Some evidence for accepting this later view surfaced in the latter part of the 80s. But international domination of this sort would have been Japan's worst nightmare as they didn't have enough international good will to carry such a heavy political responsibility.

Following on the heels of the first satellite transmission of HDTV in Japan (in the early 1980s using their MUSE decoding scheme) the American Electronics Association reacted in the U.S. saying that HDTV would be the most powerful driver of advanced electronics in the world. If Japan had a dominant role in such a powerful communications system they could dominate other fields. Uncle Sam fretted openly about the defense card and the Bush administration told the FCC to get America in the lead, or else.

But I am ahead of myself. The purpose of this article is to give you a fundamental understanding of why billions of dollars have been spent on HDTV and why.

Understanding the Subtleties of HDTV

Following exhaustive tests in the early 70s NHK decided that the next generation of television must increase the sense of reality (therefore greater engagement in the program for the viewer) as the major feature. HDTV is not just a clearer picture. It is about the size of the clear picture and the added involvement in the program which then occurs. Also the Japanese homes and viewing distance is scant. To have a television system that didn’t produce visual artifacts meant that larger sets could be acquired.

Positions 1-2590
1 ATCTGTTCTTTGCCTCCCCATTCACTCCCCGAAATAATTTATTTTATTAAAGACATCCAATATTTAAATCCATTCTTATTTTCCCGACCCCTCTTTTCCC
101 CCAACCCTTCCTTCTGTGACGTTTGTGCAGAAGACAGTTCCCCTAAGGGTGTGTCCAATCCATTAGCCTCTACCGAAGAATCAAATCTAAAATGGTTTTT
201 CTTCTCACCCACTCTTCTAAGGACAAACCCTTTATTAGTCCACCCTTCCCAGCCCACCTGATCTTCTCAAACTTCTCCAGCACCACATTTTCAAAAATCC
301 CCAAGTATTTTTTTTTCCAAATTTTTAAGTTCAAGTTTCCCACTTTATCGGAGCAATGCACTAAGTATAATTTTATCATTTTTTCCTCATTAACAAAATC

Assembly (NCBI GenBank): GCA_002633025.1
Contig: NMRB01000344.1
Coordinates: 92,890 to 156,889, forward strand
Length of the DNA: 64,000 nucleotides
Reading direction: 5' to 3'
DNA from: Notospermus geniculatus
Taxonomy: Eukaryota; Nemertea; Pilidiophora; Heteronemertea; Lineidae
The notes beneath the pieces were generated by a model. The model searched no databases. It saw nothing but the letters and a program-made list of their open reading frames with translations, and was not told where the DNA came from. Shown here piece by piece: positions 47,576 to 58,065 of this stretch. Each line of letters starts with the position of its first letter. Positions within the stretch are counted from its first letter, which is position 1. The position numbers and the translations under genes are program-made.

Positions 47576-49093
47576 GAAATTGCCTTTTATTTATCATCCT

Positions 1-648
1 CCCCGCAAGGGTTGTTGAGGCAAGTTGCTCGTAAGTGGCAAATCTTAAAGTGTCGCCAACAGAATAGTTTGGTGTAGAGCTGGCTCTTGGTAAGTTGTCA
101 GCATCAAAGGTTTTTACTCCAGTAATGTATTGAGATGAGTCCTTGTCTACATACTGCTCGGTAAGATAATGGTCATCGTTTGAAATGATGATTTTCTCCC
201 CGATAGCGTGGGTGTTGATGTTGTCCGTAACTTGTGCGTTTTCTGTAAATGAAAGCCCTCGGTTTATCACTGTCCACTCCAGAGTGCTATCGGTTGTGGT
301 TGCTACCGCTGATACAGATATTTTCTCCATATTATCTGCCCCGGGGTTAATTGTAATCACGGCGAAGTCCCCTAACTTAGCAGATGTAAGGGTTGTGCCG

This heightened sense of realism gives to a viewer an almost three dimensional sense. Achieving the NHK objective a definition of the general parameters for the production equipment was made. Prior to digital the production standard would also define the HD receiver standard. Japan presented their parameters at an international meeting of television engineers in Algiers in 1981.

Continued in Part 2 tomorrow


Posted by Dale Cripps, May 18, 2005 11:19 AM

More from Dale Cripps

» - Currently Reading

No Category Assigned